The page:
# Math Crafts: Make an Origami Ball

I’m super-excited about posting this STEAM project today (science, technology, engineering, ART, and math). Because this isn’t one of my projects – it’s made by my teenage son! He has LOVED origami since he was in grade school, and even now as a junior in high school will still take on challenging paper folding projects just for fun (especially when he is bored on summer break!). Just this week he made a super-intricate origami dragon that took him almost an hour to complete. That’s a serious boredom-buster activity!

This origami ball is very easy, but takes a little patience. Kids have to make 30 pieces to assemble into the geometric ball. Here’s our latest video from our YouTube channel, starring my son the origami king!

And here are photo/written instructions on how to make each piece. Remember, if you get lost anywhere in these written instructions, the video shows the exact same thing. So double check the video if you aren’t sure what to do next!

First you need to know that there are two kinds of folds in origami: mountain folds and valley folds. This simply tells you which direction to fold, and is easy and almost self explanatory: A mountain fold has a peak that points up, and a valley fold has a peak that goes down.

You’ll need 30 pieces of origami paper (best deal I’ve found is this), we used standard 15 cm square pieces (which is about 5 7/8″ inches). You can use whatever colors you want, or all one color. We used 5 colors, and made six pieces of each.

Start by folding the square in half diagonally, making a full fold, and then again in the other direction diagonally, just pinching the middle crease to determine the center of the square. These are valley folds!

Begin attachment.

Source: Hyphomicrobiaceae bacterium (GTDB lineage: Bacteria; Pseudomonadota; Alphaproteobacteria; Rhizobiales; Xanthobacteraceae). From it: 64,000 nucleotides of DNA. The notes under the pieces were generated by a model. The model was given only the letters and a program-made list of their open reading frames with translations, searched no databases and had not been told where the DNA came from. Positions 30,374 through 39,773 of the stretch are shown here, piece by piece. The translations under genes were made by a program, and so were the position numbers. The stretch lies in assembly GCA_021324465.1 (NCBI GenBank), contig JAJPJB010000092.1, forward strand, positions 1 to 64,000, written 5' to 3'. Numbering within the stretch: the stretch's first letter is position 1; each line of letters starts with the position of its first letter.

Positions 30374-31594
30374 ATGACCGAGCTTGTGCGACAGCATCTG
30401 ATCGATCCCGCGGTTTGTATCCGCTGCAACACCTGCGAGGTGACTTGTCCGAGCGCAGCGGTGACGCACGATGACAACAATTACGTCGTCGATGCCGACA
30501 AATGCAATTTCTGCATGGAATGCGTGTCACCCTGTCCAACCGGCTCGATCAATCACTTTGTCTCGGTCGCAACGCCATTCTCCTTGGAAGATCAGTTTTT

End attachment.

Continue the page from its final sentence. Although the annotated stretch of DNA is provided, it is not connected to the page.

Fold the two outside corners into the center of the square as shown above. Now fold the outside edges into the center again on top of these folds as shown below. Again, all valley folds.

Fold the outside corners in so that all the white side is covered, see above. Now fold each end in opposite directions, making a sharp pointed corner on each end of the piece as shown below:

Next simply open up the existing folds slightly to tuck the corners you just made into the inside of the piece, as shown below:

Now flip it over and fold those corners into the center of the piece. Do this on both ends, even though only the first one is shown below. The second fold is shown in the following photo. Valley folds again!

Now you have a square again, and fold it backwards along the open diagonal – this is the only mountain fold you’ll do on this piece.

Once you put it down, it looks like this, top view and bottom view:

Now make 30 more and come back to the video to learn how to assemble it and put it together! I’d love to give you written instructions, but putting it together is hard to explain and easy to show you in the video. Making the pieces takes a while, but putting it together only takes a few minutes and is definitely the most satisfying part of this project!